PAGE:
Mobile menu

Elephant Island 1916

Photograph showing the 'Dudley Docker' and the 'Stancomb Wills' upside down and fringed with remains of tents. A man is visible in the distance.

After attempts to dig ice caves, the men built a hut from the 'Dudley Docker' and the 'Stancomb Wills' - tw

The boat shelter on Elephant Island ©

After landing on Elephant Island on 15 April 1916, Shackleton’s men found that their safe haven lay below the high-water mark. A combination of poor location and bad weather meant there were several failed attempts at creating durable shelter before the men built a hut out of two of the lifeboats.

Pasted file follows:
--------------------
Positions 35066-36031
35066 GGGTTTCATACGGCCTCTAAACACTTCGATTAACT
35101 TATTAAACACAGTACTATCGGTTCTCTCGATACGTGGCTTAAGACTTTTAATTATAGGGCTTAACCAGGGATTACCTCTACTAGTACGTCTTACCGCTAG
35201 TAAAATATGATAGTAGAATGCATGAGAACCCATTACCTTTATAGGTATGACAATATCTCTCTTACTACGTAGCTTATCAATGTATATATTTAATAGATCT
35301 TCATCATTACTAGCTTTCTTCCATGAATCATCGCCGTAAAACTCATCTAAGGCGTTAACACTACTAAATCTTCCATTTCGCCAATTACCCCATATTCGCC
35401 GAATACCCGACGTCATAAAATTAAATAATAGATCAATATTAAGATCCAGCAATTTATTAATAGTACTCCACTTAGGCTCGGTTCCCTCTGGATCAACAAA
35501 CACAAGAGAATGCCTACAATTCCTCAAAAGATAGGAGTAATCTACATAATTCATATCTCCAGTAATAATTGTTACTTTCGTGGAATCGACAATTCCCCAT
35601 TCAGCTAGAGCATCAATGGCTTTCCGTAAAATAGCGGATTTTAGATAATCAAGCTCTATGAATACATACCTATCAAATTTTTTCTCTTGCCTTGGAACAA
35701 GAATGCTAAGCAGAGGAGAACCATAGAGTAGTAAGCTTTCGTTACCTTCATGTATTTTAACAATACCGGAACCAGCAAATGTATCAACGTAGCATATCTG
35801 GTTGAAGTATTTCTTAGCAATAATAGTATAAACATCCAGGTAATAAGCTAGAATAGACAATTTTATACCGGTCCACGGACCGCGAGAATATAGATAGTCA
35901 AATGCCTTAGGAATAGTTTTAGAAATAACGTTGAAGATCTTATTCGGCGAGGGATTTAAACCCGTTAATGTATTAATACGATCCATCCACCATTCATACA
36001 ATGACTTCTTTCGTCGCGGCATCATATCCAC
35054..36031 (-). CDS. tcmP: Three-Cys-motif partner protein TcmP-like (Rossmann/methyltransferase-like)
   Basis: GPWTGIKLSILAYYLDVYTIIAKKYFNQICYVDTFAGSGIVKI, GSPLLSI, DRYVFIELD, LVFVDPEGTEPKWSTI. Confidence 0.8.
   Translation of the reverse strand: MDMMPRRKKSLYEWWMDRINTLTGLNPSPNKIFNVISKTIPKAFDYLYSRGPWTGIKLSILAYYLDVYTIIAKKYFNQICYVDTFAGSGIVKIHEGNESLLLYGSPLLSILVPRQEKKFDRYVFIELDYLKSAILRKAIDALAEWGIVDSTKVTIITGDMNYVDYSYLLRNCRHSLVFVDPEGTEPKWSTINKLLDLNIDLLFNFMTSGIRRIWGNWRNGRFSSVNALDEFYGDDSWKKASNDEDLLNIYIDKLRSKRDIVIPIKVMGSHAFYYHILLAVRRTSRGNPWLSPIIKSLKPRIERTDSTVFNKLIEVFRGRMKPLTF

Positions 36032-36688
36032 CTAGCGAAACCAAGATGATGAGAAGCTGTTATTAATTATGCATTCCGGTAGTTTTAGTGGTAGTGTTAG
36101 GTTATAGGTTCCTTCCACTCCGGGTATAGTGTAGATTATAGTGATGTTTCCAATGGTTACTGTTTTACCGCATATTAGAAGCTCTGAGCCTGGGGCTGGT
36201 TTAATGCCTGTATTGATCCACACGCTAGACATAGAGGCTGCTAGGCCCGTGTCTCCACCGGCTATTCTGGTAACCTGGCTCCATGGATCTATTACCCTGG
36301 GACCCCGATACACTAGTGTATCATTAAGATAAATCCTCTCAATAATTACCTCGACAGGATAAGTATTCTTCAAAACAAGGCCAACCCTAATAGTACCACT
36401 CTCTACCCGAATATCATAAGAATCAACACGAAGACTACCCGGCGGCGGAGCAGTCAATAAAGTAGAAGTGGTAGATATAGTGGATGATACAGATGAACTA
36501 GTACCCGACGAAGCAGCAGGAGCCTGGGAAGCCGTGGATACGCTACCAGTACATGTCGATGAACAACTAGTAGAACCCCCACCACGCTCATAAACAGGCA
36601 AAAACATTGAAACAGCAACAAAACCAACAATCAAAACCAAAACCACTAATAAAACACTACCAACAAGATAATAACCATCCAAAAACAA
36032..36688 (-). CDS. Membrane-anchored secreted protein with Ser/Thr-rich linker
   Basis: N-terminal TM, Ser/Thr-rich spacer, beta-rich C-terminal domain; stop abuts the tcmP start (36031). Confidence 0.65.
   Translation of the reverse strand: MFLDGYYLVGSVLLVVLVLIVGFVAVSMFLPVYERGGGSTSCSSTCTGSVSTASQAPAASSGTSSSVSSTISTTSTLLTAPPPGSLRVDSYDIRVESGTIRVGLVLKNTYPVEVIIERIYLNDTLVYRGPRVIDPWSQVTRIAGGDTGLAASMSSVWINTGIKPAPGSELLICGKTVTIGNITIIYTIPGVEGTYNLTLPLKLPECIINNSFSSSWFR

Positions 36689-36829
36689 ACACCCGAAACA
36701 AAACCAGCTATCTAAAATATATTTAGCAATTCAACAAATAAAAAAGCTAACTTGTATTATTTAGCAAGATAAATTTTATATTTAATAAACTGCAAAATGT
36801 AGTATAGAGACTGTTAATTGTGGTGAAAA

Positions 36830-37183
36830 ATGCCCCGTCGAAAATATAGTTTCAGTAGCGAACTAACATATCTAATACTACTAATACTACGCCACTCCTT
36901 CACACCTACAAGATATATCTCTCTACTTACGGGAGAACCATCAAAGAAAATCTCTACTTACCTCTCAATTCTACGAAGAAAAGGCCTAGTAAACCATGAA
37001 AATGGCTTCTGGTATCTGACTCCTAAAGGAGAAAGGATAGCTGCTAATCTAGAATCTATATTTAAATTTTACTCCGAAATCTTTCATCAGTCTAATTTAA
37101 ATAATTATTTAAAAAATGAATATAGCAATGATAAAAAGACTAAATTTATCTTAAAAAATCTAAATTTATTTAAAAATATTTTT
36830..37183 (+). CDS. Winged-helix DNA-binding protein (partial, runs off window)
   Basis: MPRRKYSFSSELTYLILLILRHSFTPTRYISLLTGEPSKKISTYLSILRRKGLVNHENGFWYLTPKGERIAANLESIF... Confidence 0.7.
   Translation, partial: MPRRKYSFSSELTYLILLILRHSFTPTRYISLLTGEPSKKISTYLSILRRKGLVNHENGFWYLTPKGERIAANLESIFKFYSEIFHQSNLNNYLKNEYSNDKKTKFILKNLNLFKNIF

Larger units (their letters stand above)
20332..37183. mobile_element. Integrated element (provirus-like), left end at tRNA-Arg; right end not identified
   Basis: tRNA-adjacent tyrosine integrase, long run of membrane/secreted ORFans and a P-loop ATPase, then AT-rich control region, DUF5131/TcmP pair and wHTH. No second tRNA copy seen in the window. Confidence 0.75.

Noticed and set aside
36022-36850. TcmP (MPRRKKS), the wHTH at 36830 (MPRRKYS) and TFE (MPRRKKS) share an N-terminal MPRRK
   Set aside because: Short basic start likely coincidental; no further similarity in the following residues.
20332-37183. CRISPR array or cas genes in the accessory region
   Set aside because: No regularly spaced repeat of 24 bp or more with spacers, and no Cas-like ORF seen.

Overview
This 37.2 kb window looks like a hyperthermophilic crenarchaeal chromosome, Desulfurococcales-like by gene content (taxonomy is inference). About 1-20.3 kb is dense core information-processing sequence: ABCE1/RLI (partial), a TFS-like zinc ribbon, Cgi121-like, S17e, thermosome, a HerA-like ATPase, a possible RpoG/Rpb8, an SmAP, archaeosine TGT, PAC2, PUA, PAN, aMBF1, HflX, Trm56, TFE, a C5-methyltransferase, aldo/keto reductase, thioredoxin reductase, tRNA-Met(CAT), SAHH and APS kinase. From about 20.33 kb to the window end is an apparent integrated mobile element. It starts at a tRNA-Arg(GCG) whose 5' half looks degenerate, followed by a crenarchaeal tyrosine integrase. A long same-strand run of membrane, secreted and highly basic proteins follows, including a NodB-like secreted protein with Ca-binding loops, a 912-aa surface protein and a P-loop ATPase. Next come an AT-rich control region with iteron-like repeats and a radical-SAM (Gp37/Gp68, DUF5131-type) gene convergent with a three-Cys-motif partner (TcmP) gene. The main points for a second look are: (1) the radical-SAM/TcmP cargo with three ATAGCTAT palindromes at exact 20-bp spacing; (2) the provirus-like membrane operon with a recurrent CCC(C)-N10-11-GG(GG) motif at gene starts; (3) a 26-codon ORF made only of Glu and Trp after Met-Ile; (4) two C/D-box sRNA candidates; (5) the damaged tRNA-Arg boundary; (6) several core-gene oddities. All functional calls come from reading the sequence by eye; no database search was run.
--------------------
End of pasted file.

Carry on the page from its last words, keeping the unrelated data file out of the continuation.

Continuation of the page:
Hurley photographed Shackleton’s preparations to leave Elephant Island aboard the James Caird. Shackleton and five others set out on an epic journey across the sea to South Georgia, an incredible feat of navigation. Once he had reached South Georgia, Shackleton made his way to the whaling station to get help for the men stranded on Elephant Island.

The men left behind survived on a diet of penguin and seal, and their chief topic of conversation was food. The hut became black with blubber smoke; the shingle floor became a mess of mud, blubber and other waste. But the hut provided shelter until 30 August, when Shackleton returned to rescue them aboard the Chilean ship Yelcho.

Hurley took these final photographs with a pocket camera, the only one that he had saved from the Endurance, and three rolls of film. The images are as a result rougher and more grainy than his other work, which is in keeping with the difficult conditions that the men had to endure.